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Q&A with Raptors HQ on Serge Ibaka

Sean Woodley of Raptors HQ goes deep on what makes Serge Ibaka so wonderful.

Charlotte Hornets v Toronto Raptors Photo by Vaughn Ridley/Getty Images

It seemed like the Clippers might be in a bit of a spot after they lost Montrezl Harrell — and perhaps more crucially, JaMychal Green — at the start of free agency. But then they rebounded to make arguably the best signing of any Western Conference team by adding Serge Ibaka, the perfect center for this Clippers roster.

The Clippers have high hopes for Ibaka as the missing piece to get them over the hump and help them win a title. In order to figure out what exactly makes Ibaka worthy of these expectations, we reached out to Sean Woodley, the host of Locked on Raptors and an editor at Raptors HQ, our SB Nation Raptors blog. Here’s what Sean had to say.

What made Ibaka valuable during the championship run?

I mean, most importantly, he didn’t try to tip in Kawhi’s four-bounce shot — perhaps his most notable contribution to the team on the court in his three and a half years here. More seriously, Ibaka’s value to the championship run wasn’t consistent night to night, but rather came in a handful of games in which he was desperately needed. Game 7 against the Sixers will probably go down as his best and most important game as a Raptor. In addition to his discretion on the final play of the game, he was second on the team with 17 points, including one of the coolest threes any Raptor has ever drained, and probably the second biggest shot of the night by any Raptor, right in Ben Simmons’ eye.

Serge had three of the seven triples the Raptors hit in that entire game. Although he wasn’t much of a factor against the Bucks in the Eastern Conference Finals, he was freaking nails in the final three games of the Finals, combining for 50 total points. His third-quarter run in Game 4 inspired my first instance of thinking “holy sh*t, they might win the title.”

Was he similarly effective last season or did he show any signs of decline? If so, how?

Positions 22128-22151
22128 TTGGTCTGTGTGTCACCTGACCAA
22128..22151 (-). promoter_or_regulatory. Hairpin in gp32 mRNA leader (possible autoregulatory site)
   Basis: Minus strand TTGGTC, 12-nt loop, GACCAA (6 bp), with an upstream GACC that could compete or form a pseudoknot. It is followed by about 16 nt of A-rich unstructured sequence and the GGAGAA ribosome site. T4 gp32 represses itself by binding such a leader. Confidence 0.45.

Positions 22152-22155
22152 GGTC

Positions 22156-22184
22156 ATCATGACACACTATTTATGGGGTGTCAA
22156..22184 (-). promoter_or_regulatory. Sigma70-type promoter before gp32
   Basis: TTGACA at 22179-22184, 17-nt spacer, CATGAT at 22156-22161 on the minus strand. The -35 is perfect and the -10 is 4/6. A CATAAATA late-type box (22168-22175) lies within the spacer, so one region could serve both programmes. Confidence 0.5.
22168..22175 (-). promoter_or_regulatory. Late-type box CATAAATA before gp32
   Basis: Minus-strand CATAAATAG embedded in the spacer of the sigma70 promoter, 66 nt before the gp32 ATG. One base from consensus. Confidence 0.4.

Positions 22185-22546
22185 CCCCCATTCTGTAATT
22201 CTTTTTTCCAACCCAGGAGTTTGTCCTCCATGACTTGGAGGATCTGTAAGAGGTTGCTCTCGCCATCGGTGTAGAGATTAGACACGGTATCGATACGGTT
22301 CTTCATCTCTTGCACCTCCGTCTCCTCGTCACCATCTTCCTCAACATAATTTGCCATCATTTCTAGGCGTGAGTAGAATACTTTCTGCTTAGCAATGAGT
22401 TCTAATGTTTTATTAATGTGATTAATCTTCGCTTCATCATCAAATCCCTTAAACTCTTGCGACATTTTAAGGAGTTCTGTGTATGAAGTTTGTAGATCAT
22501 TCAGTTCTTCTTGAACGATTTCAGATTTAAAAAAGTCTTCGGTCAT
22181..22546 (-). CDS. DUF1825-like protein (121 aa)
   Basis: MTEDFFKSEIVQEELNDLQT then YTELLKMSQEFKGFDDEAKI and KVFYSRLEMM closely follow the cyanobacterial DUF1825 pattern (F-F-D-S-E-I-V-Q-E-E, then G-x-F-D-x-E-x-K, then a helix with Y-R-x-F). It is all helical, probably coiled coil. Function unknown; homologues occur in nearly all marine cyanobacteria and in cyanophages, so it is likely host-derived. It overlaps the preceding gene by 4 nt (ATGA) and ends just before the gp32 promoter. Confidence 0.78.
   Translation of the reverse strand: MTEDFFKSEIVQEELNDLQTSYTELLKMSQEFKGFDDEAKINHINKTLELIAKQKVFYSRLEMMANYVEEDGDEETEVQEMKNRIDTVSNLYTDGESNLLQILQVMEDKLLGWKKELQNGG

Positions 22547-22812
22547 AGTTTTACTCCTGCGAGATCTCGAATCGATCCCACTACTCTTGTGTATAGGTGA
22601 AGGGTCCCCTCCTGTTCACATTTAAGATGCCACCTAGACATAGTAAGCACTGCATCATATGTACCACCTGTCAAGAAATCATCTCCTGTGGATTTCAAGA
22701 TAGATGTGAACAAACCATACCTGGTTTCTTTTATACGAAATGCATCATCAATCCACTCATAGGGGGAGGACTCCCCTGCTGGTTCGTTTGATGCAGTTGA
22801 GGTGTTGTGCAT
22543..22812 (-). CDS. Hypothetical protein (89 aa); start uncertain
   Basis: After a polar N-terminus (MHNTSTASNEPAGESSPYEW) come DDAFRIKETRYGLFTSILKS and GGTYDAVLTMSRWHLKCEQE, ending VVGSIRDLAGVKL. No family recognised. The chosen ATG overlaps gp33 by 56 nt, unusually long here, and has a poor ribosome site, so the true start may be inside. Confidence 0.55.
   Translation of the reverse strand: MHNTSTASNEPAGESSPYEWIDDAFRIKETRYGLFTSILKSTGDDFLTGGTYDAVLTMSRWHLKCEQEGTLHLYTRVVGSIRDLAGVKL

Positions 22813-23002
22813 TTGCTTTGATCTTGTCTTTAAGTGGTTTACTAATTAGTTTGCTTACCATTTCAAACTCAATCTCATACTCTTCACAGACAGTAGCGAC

Serge was quite literally better than he’s ever been last season. He saw his three-point percentage bump back up to just under 40 percent after shooting in the high 20s in the title season, and I’m not sure I recall him missing a pick-and-pop 18-footer even one time. His comfort playing center — which he probably should have been doing since 2015 but only started doing in the championship season — clearly grew, and he even chipped in a career-high 2.5 assists per 36 minutes. He’s not some short-roll passing wizard or anything, but the Raptors’ fun-for-all system did acclimatize him to making some of the basic passes he has never really been known for in the past.

What I’m most curious to see is whether the success Ibaka found over the last couple seasons will carry over when Kyle Lowry is not the one finding him for most of his looks. Lowry’s a genius and had better chemistry with Serge than just about any player on the team. I’m skeptical Lou Williams and Patrick Beverley will be able to put Ibaka in the positions to succeed that Lowry did so effortlessly. If we do start to see any decline in Ibaka this season, I’d suspect a glaring lack of Lowry will be the culprit.

Boston Celtics v Toronto Raptors - Game One
Will Serge Ibaka find the same chemistry with the Clipper guards as he did with Kyle Lowry?
Photo by Nathaniel S. Butler/NBAE via Getty Images

In what situations is Ibaka not as useful? Why didn’t he play as much against Boston in the playoffs?